LOS ANGELES (AP) – The diversity of Los Angeles is evident in the emerging race to replace Mayor Eric Garcetti and the winning candidate emerging from the growing field of hopefuls must overcome rivalries and forge alliances between the city’s racial and ethnic communities .
No single group dominates the ballot boxes in the country’s most populous city, which makes forming a coalition an essential task.
US Democratic MP Karen Bass officially entered the 2022 contest on Monday in hopes of becoming the first female and second black mayors. Tom Bradley, the first black mayor, served from 1973 to 1993.
Bass represents a district in Congress that is anchored with some of the traditional black neighborhoods in which the city grew up. She promised to prioritize the city’s uncontrolled homelessness crisis, with rubbish-strewn camps spreading to virtually every corner of the city.
“I’ve spent my whole life bringing groups of people together in coalitions to solve complex problems and bring about concrete change, especially in times of crisis,” Bass said in a statement.
“I am ready with all my heart,” she tweeted.
Bass will compete for votes with a number of different candidates.
Alderman Kevin de Leon, who once led the state’s Senate before he was recalled, is a Latino born to a Guatemalan mother and father of Chinese descent; Mel Wilson is a black businessman from the San Fernando Valley area; Jessica Lall, who heads a downtown corporate group and is of Indian descent; City Attorney Mike Feuer is Jewish; and Councilor Joe Buscaino, who served 15 years with the Los Angeles Police Department, is a first-generation Italian-American whose parents were from Sicily.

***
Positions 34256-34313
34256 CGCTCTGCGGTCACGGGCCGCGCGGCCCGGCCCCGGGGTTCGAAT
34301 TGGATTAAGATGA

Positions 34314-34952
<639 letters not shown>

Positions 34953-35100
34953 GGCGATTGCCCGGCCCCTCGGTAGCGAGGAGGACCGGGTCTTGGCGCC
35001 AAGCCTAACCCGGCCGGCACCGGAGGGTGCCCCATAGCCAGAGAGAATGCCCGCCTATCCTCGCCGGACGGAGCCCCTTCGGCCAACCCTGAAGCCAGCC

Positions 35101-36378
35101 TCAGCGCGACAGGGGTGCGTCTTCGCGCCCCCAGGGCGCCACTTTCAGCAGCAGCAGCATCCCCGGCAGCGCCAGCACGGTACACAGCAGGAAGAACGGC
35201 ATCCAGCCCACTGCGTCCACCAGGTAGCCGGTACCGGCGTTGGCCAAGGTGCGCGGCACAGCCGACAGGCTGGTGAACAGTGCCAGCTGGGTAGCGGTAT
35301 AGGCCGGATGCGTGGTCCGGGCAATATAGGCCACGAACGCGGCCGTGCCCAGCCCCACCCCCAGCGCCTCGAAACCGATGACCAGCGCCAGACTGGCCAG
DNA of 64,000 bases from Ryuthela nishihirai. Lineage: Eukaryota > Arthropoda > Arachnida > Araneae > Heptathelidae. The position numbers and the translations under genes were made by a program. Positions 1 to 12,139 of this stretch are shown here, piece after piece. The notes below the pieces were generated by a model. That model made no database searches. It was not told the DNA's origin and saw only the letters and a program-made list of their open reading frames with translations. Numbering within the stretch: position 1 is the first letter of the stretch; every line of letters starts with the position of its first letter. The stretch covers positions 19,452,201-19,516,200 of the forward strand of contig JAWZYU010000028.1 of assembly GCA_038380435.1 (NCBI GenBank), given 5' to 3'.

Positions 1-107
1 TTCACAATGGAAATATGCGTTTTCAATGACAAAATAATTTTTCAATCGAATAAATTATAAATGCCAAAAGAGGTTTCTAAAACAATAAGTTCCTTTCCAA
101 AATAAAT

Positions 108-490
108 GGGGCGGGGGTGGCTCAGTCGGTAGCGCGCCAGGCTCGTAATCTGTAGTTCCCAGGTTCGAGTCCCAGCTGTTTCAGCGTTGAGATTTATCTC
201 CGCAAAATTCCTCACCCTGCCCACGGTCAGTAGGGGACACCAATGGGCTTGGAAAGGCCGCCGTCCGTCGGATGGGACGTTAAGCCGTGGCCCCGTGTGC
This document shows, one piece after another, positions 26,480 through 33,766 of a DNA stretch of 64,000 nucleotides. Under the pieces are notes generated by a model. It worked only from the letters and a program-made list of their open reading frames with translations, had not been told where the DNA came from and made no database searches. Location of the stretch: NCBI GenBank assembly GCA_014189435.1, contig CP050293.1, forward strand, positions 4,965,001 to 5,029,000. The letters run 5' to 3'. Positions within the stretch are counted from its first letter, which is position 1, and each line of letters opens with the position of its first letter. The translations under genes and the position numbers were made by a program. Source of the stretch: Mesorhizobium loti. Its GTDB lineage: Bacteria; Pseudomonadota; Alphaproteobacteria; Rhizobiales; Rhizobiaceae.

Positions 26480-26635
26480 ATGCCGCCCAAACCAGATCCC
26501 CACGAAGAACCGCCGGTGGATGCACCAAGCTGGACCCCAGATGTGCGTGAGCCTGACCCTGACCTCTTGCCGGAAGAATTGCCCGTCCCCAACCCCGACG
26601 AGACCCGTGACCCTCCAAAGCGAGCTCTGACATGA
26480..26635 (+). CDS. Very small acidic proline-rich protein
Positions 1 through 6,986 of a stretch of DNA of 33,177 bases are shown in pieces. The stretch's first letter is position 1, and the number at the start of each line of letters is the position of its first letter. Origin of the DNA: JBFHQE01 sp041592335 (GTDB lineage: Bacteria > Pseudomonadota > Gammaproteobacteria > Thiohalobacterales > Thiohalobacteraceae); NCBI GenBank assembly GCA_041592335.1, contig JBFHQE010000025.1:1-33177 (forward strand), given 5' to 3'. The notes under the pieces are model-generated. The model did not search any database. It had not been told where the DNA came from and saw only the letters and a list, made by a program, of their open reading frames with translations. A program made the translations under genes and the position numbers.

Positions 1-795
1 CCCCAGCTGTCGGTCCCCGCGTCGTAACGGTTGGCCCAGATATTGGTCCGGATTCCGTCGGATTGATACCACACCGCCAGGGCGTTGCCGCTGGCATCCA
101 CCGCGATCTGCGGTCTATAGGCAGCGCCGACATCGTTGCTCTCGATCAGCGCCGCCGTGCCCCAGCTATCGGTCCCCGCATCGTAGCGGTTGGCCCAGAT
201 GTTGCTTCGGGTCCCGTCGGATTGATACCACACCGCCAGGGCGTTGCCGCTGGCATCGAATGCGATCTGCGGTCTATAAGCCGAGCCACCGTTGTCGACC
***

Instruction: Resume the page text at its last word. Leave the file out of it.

The race is impartial, but the leading contenders are all Democrats, not surprisingly in a city where the party’s voters outperform Republicans 3 to 1. Bass and de Leon are favorites of the party’s progressive wing, while other candidates are parked across the Democratic spectrum.
The 2022 contest winner will inherit a city facing a tangle of urban problems, including battered streets and sidewalks, high crime rates, LA’s notoriously growling traffic, and property prices that are out of reach for many working class families. Primary school is in June.
Candidates must communicate with voters in numerous neighborhoods with different identities: single-family homeowners in the sprawling San Fernando Valley, Latinos who predominate east of downtown, young professionals in trendy Silver Lake, or residents of the traditionally black neighborhoods of South Los Angeles.
In the Koreatown and Little Tokyo neighborhoods, the Asian voice is at play, and there is a sizable population of Armenians, Russians, and others.
The Los Angeles Unified School District, which enrolls 650,000 students in LA and the surrounding communities, speaks 92 languages other than English.
“This city is a quilt with different patterns,” said Democratic advisor Michael Trujillo, who advises Buscaino. The overarching theme will be homelessness, he predicted, and voters are looking for a candidate to put a date on the calendar to end the lines of sagging tents and rusty RVs that line highways, on vacant lots, and below Overpasses have become a fixture.